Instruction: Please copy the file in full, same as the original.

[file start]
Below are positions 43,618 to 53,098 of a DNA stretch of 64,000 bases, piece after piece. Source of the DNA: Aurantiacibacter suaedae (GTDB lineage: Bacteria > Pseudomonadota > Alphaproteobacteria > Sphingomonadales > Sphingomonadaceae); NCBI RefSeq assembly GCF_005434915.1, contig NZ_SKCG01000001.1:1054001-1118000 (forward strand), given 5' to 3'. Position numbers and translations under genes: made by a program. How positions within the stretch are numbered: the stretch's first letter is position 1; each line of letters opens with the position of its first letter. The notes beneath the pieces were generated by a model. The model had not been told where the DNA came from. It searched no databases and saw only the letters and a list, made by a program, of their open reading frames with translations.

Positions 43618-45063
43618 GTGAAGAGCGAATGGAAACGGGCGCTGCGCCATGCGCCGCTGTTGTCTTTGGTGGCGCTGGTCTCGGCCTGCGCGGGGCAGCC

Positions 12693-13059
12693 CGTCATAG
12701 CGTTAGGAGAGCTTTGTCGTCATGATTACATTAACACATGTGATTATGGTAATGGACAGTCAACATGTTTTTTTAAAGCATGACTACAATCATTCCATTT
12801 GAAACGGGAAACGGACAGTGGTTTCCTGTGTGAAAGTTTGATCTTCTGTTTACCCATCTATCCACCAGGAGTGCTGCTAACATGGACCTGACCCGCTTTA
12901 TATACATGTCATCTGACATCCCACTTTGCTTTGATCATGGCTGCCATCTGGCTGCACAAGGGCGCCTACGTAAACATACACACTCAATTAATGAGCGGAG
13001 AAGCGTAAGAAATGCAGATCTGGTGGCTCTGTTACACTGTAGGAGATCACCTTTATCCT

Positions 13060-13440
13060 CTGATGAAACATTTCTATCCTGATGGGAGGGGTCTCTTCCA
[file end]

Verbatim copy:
Below are positions 43,618 to 53,098 of a DNA stretch of 64,000 bases, piece after piece. Source of the DNA: Aurantiacibacter suaedae (GTDB lineage: Bacteria > Pseudomonadota > Alphaproteobacteria > Sphingomonadales > Sphingomonadaceae); NCBI RefSeq assembly GCF_005434915.1, contig NZ_SKCG01000001.1:1054001-1118000 (forward strand), given 5' to 3'. Position numbers and translations under genes: made by a program. How positions within the stretch are numbered: the stretch's first letter is position 1; each line of letters opens with the position of its first letter. The notes beneath the pieces were generated by a model. The model had not been told where the DNA came from. It searched no databases and saw only the letters and a list, made by a program, of their open reading frames with translations.

Positions 43618-45063
43618 GTGAAGAGCGAATGGAAACGGGCGCTGCGCCATGCGCCGCTGTTGTCTTTGGTGGCGCTGGTCTCGGCCTGCGCGGGGCAGCC

Positions 12693-13059
12693 CGTCATAG
12701 CGTTAGGAGAGCTTTGTCGTCATGATTACATTAACACATGTGATTATGGTAATGGACAGTCAACATGTTTTTTTAAAGCATGACTACAATCATTCCATTT
12801 GAAACGGGAAACGGACAGTGGTTTCCTGTGTGAAAGTTTGATCTTCTGTTTACCCATCTATCCACCAGGAGTGCTGCTAACATGGACCTGACCCGCTTTA
12901 TATACATGTCATCTGACATCCCACTTTGCTTTGATCATGGCTGCCATCTGGCTGCACAAGGGCGCCTACGTAAACATACACACTCAATTAATGAGCGGAG
13001 AAGCGTAAGAAATGCAGATCTGGTGGCTCTGTTACACTGTAGGAGATCACCTTTATCCT

Positions 13060-13440
13060 CTGATGAAACATTTCTATCCTGATGGGAGGGGTCTCTTCCA